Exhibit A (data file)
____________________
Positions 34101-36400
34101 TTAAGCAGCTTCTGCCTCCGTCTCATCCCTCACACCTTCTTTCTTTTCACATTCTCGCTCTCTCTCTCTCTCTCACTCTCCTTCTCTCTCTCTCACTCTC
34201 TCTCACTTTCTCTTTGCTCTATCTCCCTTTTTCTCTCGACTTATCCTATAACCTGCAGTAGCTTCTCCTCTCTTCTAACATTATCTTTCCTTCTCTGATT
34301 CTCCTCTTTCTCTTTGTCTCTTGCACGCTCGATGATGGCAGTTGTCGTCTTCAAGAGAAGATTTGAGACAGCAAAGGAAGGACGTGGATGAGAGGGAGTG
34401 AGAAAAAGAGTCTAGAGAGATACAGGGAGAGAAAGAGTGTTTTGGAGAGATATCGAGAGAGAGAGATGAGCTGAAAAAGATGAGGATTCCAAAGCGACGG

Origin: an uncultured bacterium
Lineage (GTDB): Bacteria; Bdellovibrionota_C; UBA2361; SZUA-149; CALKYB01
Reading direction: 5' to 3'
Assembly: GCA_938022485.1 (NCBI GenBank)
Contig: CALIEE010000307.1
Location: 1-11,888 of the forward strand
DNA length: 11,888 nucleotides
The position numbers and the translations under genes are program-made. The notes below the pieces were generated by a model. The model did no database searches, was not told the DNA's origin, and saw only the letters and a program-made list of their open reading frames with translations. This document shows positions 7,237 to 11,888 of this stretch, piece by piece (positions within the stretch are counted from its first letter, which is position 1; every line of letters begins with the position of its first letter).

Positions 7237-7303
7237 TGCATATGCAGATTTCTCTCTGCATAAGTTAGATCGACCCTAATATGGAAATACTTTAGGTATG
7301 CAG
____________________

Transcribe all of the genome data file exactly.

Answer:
Positions 34101-36400
34101 TTAAGCAGCTTCTGCCTCCGTCTCATCCCTCACACCTTCTTTCTTTTCACATTCTCGCTCTCTCTCTCTCTCTCACTCTCCTTCTCTCTCTCTCACTCTC
34201 TCTCACTTTCTCTTTGCTCTATCTCCCTTTTTCTCTCGACTTATCCTATAACCTGCAGTAGCTTCTCCTCTCTTCTAACATTATCTTTCCTTCTCTGATT
34301 CTCCTCTTTCTCTTTGTCTCTTGCACGCTCGATGATGGCAGTTGTCGTCTTCAAGAGAAGATTTGAGACAGCAAAGGAAGGACGTGGATGAGAGGGAGTG
34401 AGAAAAAGAGTCTAGAGAGATACAGGGAGAGAAAGAGTGTTTTGGAGAGATATCGAGAGAGAGAGATGAGCTGAAAAAGATGAGGATTCCAAAGCGACGG

Origin: an uncultured bacterium
Lineage (GTDB): Bacteria; Bdellovibrionota_C; UBA2361; SZUA-149; CALKYB01
Reading direction: 5' to 3'
Assembly: GCA_938022485.1 (NCBI GenBank)
Contig: CALIEE010000307.1
Location: 1-11,888 of the forward strand
DNA length: 11,888 nucleotides
The position numbers and the translations under genes are program-made. The notes below the pieces were generated by a model. The model did no database searches, was not told the DNA's origin, and saw only the letters and a program-made list of their open reading frames with translations. This document shows positions 7,237 to 11,888 of this stretch, piece by piece (positions within the stretch are counted from its first letter, which is position 1; every line of letters begins with the position of its first letter).

Positions 7237-7303
7237 TGCATATGCAGATTTCTCTCTGCATAAGTTAGATCGACCCTAATATGGAAATACTTTAGGTATG
7301 CAG